Editorial: Highlands residents have right to know | TribLIVE.com

Editorial: Highlands residents have right to know


We aren’t going to give up and go away.

Highlands School District can keep making decisions and taking votes without the full light of day, but the Tribune-Review isn’t going to stop going to meetings. We aren’t going to stop paying attention to what is on the agenda and what motions come to the floor.

And when an unnamed employee is put on leave, we are going to ask why.

We are going to ask because a school board is supposed to tell the people what is happening with their tax dollars. Public money pays a school employee. Public money is withheld when that person goes on unpaid leave. It is the public’s children who go to those schools.

All of that makes it in the public interest to know more than just the chalk outline of a school board’s decision.

Highlands has taken the same action three times in 2019 — suspending an employee without pay and approving a statement of charges.

For the third time, the name of the employee has not been released. The nature of the charges has not been disclosed. The name, at least, should have been announced before a vote was taken.

“The fact that they did not leaves the school open to Sunshine Act liability,” said Melissa Melewsky, media law counsel for the Pennsylvania NewsMedia Association.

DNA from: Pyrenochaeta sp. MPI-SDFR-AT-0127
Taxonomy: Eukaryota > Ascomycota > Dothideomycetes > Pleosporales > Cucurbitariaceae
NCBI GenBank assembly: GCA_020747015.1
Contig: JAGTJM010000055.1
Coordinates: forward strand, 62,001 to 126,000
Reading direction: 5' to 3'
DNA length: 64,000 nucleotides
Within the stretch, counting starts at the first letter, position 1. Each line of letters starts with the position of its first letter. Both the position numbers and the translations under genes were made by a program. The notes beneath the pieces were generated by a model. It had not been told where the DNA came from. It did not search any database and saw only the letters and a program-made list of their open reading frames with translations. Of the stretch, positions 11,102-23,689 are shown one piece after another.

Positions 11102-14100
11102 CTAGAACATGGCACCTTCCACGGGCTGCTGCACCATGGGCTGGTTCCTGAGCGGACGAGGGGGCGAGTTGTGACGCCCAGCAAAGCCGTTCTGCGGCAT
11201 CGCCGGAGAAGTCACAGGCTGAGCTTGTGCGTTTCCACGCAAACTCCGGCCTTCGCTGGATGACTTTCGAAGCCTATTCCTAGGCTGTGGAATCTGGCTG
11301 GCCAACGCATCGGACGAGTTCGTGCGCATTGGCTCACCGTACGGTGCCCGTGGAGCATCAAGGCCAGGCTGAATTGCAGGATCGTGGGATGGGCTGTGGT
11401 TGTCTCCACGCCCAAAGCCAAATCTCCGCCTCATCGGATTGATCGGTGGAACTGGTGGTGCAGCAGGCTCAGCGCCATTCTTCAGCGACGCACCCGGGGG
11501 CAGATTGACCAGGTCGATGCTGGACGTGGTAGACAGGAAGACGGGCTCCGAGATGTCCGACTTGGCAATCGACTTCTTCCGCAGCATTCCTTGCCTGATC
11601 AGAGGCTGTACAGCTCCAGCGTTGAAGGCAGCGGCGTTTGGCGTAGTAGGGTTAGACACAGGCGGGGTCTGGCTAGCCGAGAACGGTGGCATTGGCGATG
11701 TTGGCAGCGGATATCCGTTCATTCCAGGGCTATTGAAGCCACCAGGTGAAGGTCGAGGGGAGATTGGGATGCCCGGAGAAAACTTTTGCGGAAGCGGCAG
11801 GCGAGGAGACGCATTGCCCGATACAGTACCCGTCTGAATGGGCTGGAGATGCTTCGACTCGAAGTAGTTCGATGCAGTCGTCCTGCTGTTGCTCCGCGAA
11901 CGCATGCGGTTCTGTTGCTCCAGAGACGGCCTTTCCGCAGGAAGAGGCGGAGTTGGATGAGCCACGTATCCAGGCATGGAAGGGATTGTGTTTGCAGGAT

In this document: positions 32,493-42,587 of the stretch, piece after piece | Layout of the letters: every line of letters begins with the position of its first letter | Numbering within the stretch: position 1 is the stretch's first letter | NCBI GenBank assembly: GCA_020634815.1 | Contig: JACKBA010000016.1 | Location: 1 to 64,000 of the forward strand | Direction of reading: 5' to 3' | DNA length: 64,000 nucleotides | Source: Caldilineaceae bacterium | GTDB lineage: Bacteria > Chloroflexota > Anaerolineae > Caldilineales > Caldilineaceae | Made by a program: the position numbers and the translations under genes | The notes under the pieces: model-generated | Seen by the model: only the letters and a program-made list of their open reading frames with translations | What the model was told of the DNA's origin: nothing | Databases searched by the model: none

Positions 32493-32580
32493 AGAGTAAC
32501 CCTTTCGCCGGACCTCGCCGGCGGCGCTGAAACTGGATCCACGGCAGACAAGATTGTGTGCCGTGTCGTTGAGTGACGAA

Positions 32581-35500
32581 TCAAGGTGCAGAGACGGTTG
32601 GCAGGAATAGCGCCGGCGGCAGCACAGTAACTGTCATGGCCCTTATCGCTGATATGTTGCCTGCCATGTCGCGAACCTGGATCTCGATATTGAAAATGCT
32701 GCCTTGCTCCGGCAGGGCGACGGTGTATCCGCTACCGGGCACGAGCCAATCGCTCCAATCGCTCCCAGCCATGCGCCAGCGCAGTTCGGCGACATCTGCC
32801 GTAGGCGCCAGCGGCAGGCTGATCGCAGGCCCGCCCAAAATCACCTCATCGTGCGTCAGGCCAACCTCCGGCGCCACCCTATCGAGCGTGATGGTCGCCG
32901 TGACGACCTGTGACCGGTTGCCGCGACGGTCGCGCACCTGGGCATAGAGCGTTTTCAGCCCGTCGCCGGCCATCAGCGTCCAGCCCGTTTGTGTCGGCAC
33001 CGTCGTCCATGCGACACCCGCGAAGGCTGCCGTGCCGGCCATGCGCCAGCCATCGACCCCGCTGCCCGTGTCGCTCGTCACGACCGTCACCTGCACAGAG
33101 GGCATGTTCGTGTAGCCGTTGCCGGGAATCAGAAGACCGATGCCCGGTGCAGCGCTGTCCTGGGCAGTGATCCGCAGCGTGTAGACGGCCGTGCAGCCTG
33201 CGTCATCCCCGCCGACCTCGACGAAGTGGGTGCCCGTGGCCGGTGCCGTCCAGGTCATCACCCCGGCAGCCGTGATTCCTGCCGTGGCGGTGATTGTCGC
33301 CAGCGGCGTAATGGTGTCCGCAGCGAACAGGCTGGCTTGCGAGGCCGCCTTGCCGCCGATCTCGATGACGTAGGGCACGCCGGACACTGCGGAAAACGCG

Three times, the Trib has submitted Right-to-Know Act requests for information the board should have made public. The first request was fulfilled 10 days after the board fired payroll and benefits secretary Iesha Griffin, but the charges were never revealed.

An appeal is pending on another RTK request over the district’s refusal to identify the second employee. Highlands would only note that the employee is a high school special education teacher employed for 14 years.

We understand that personnel issues are tricky things for government entities. There is a balance of public interest and employee privacy. We understand.

But just because it is a balancing act doesn’t mean that it can happen behind a curtain. It can’t. The people have a right to know about what happens with their money and their children.

And we won’t give up asking just because Highlands doesn’t want to answer.

Categories: Opinion | Editorials
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